So I say "it started out as a mock up." This means that it started out as a mock up and then I got carried away. It's become a full blown dress. I had this cotton print fabric on hand and I wanted to test different sewing techniques and styles of bodice. Then I wanted to check the skirt. Half way through I decided to just go on and make it a real dress.
|Pretty antique jasper brooch.|
|Sorry, we're a little wrinkly.|
The dropped shoulder seam really gives the
illusion of a sloped shoulder.
The lining in the front is darted, but I decided to gather the front like the original blouse below. I was reading how cotton dresses were often gathered instead of darted and I wanted to see the effect. I pulled the gathers more toward the center to heighten the small-waist-wide-shoulders illusion. As I understand it, most likely if a dress was gathered in the front, presumably it would be gathered in the back as well. Mine isn't, since I was testing out the piping on the back, like the pattern said to do.
|Testing out a belt with original buckle.|
I ended up going with a gathered front,
like the original blouse below. The lining is
darted on the inside.
|Green Sprig Blouse. 1860's.|
via All The Pretty Dresses
|The sleeve is taken in to fit the hole with an|
inverted box pleat, like on my original bodice, below.
|Under the arm of an extant silk bodice.|
|I shortcut and used hook and eye tape. Sooo much|
easier than sewing on all those hooks and eyes!
Especially to test fit.
|I faced the hem with fabric I had on hand,|
much like this extant dress in the photo below.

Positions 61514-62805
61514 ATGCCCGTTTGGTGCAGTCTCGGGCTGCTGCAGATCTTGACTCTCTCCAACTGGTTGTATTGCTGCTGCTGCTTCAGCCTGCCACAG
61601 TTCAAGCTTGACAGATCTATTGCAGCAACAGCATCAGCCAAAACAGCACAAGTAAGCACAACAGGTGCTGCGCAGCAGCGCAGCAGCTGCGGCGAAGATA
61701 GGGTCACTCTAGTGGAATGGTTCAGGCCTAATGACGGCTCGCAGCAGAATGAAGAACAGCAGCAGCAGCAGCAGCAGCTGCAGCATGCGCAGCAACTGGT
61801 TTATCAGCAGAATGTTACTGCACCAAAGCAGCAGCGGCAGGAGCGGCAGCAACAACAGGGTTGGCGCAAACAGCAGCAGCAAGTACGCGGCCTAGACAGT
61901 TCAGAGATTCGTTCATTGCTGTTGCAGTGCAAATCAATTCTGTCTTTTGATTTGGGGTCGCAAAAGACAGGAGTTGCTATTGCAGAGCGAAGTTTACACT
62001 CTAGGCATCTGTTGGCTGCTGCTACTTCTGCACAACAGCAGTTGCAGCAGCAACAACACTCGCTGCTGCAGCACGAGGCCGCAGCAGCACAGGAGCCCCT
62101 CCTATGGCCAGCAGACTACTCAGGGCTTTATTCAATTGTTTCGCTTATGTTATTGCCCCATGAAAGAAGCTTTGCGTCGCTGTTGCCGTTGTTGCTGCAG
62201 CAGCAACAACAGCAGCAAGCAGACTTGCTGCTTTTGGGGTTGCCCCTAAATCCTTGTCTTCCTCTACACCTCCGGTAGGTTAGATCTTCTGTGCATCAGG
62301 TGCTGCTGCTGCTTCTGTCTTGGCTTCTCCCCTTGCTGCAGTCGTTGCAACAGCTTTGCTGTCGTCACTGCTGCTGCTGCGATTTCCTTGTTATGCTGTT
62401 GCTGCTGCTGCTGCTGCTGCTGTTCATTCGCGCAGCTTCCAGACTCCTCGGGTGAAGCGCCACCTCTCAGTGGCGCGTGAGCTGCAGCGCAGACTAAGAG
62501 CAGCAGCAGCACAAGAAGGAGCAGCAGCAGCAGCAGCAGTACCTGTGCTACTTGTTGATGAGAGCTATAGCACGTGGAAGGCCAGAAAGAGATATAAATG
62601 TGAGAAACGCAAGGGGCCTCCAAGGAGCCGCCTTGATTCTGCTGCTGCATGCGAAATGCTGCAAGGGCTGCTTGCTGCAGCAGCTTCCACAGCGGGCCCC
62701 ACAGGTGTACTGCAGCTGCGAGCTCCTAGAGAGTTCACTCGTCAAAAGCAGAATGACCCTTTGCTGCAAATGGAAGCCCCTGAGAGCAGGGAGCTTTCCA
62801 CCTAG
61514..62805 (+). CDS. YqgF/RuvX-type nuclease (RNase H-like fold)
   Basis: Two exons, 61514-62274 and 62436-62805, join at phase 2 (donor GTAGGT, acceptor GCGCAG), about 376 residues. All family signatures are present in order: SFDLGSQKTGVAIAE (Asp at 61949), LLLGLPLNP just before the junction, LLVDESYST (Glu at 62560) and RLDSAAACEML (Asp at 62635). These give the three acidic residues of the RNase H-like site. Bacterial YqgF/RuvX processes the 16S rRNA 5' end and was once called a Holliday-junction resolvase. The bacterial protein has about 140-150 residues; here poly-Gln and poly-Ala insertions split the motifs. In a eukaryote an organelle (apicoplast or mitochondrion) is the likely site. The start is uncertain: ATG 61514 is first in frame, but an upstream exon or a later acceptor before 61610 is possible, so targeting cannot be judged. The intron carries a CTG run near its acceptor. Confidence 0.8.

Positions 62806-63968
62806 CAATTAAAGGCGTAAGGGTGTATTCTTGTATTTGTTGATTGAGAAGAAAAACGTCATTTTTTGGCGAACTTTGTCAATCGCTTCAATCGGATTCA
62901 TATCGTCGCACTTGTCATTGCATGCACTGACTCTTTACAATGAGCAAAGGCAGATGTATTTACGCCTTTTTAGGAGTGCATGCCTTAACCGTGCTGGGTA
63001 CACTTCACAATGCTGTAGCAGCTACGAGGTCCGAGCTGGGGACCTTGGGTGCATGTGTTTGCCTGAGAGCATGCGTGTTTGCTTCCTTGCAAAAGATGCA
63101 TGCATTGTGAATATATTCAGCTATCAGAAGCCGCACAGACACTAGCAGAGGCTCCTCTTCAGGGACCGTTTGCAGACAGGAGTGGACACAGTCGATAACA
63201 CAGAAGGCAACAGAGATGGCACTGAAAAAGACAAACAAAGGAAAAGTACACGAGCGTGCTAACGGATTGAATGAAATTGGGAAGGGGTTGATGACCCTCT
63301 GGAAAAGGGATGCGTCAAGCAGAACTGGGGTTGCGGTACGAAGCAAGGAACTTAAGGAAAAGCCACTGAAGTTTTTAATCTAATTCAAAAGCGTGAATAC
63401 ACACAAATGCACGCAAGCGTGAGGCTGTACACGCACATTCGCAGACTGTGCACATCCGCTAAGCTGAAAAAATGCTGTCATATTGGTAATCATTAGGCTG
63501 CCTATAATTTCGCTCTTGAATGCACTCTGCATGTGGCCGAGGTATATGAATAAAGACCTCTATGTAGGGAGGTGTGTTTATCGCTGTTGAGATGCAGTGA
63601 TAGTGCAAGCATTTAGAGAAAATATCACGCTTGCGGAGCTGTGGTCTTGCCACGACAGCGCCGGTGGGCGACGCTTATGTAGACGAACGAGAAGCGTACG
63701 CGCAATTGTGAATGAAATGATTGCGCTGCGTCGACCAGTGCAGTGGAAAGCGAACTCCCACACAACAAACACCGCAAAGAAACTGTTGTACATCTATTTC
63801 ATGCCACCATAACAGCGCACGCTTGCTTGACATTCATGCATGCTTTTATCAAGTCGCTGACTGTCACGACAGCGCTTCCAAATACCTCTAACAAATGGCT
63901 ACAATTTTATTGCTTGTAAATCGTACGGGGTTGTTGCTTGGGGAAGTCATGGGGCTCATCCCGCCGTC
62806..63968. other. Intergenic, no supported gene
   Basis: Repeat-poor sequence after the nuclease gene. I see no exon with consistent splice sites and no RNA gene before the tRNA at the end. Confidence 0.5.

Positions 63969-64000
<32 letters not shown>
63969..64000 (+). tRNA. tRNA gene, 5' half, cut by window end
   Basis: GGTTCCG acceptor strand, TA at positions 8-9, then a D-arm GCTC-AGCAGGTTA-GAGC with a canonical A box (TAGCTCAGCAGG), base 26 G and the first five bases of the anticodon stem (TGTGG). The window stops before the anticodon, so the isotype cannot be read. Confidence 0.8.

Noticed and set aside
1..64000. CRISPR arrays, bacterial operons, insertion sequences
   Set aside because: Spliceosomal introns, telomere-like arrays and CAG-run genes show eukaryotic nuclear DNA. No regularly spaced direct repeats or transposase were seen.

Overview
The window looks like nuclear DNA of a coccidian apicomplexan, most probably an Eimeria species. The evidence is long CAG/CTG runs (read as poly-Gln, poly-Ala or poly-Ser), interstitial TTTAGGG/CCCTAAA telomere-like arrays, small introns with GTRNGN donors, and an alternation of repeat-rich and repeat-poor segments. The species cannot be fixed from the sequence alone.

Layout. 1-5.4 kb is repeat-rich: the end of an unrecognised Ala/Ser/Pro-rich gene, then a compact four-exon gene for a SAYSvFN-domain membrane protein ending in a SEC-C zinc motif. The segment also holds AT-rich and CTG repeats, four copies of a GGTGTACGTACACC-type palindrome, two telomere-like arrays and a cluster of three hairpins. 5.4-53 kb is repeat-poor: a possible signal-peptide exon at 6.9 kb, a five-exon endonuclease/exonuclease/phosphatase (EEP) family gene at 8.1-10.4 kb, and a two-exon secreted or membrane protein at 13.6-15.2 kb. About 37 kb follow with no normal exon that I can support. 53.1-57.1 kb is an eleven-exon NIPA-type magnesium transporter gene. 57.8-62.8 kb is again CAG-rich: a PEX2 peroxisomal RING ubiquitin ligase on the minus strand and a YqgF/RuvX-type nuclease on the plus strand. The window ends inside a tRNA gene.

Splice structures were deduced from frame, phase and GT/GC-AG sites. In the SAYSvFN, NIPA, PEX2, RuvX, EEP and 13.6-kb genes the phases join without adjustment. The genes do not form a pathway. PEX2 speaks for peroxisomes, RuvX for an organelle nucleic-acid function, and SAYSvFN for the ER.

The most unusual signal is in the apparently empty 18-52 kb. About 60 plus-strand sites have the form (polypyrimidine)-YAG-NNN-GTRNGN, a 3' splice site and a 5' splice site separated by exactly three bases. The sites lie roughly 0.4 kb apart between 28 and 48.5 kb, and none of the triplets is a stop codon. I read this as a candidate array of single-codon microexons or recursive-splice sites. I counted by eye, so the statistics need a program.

|Hem facing on an 1860's American |
gown of bizarre print cotton
via All The Pretty Dresses
|Adding on the hem braid. I didn't have wool braid so|
I used wide cotton tape.
|I gauged, or cartridge pleated, the skirt panels to the waistband. I used|
five 50" panels for the skirt, with a dogleg closure at the left hand CF.
|"Lovely fabric. Is this for me?"|
|The skirt is basted to the bodice with a|
piped, self fabric belt and belt buckle pin.
|Some idea of the fit. Sorry for the background :(|
It's worn over a 108" hoop and two petticoats
I was lamenting the fabric for a while, thinking it wasn't appropriate enough, until I came across a swatch in my fabric dating book. It looked similar enough for some peace of mind. I also found lots of yellows.
Now on to the real dress! I love the trim design, which I saw on an original carriage dress in one of my books. The dress is green silk with a polished cotton lining. I couldn't find brown polished cotton that didn't lose it's finish after washing, so I went with a white polished cotton that keeps the polished finish.
The trim will be black velveteen and the buttons are antique ball buttons. The collar and cuffs will be basted in to whatever I will wear.
|I love the military vibe of the trim!|
Since you can see the cage in this one, it's purchased
from Kay Gnagey, Originals by Kay.
|The whitework collar and cuffs are based on a pair of undersleeves from|
the Met Museum, pictured below.
|Cotton Undersleeves. Mid 19th Century|
American or European
|The glass buttons have a geometric, |
floral design pressed into them.
The dress from which the trimming in based.
"1864 Carriage Dress of Tartan Glace"
from the above book.
Whew, that was a long one. I guess I'm catching up for a week with no posts. Ok, back to sewing. Bye!